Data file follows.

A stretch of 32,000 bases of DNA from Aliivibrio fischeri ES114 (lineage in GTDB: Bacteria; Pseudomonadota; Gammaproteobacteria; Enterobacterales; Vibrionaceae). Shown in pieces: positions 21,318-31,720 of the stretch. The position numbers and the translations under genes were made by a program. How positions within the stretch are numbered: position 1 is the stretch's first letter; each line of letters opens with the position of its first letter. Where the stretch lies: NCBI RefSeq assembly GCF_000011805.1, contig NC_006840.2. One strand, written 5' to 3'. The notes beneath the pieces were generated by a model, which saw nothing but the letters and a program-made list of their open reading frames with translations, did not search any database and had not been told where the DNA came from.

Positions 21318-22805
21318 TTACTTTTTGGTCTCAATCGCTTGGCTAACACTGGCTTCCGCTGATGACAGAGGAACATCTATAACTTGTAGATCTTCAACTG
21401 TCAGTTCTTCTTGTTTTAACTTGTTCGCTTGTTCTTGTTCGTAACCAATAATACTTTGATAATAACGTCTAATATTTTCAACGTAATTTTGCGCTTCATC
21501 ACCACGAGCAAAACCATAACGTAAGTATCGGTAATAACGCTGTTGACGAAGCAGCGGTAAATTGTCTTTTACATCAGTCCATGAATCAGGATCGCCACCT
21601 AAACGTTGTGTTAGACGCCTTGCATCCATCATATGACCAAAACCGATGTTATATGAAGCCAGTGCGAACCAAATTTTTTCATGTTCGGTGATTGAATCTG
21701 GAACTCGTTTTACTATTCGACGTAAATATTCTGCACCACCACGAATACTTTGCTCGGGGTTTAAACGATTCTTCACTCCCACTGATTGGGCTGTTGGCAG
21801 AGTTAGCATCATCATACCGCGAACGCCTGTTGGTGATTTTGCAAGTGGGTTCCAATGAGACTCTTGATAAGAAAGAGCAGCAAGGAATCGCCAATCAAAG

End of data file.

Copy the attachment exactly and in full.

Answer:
A stretch of 32,000 bases of DNA from Aliivibrio fischeri ES114 (lineage in GTDB: Bacteria; Pseudomonadota; Gammaproteobacteria; Enterobacterales; Vibrionaceae). Shown in pieces: positions 21,318-31,720 of the stretch. The position numbers and the translations under genes were made by a program. How positions within the stretch are numbered: position 1 is the stretch's first letter; each line of letters opens with the position of its first letter. Where the stretch lies: NCBI RefSeq assembly GCF_000011805.1, contig NC_006840.2. One strand, written 5' to 3'. The notes beneath the pieces were generated by a model, which saw nothing but the letters and a program-made list of their open reading frames with translations, did not search any database and had not been told where the DNA came from.

Positions 21318-22805
21318 TTACTTTTTGGTCTCAATCGCTTGGCTAACACTGGCTTCCGCTGATGACAGAGGAACATCTATAACTTGTAGATCTTCAACTG
21401 TCAGTTCTTCTTGTTTTAACTTGTTCGCTTGTTCTTGTTCGTAACCAATAATACTTTGATAATAACGTCTAATATTTTCAACGTAATTTTGCGCTTCATC
21501 ACCACGAGCAAAACCATAACGTAAGTATCGGTAATAACGCTGTTGACGAAGCAGCGGTAAATTGTCTTTTACATCAGTCCATGAATCAGGATCGCCACCT
21601 AAACGTTGTGTTAGACGCCTTGCATCCATCATATGACCAAAACCGATGTTATATGAAGCCAGTGCGAACCAAATTTTTTCATGTTCGGTGATTGAATCTG
21701 GAACTCGTTTTACTATTCGACGTAAATATTCTGCACCACCACGAATACTTTGCTCGGGGTTTAAACGATTCTTCACTCCCACTGATTGGGCTGTTGGCAG
21801 AGTTAGCATCATCATACCGCGAACGCCTGTTGGTGATTTTGCAAGTGGGTTCCAATGAGACTCTTGATAAGAAAGAGCAGCAAGGAATCGCCAATCAAAG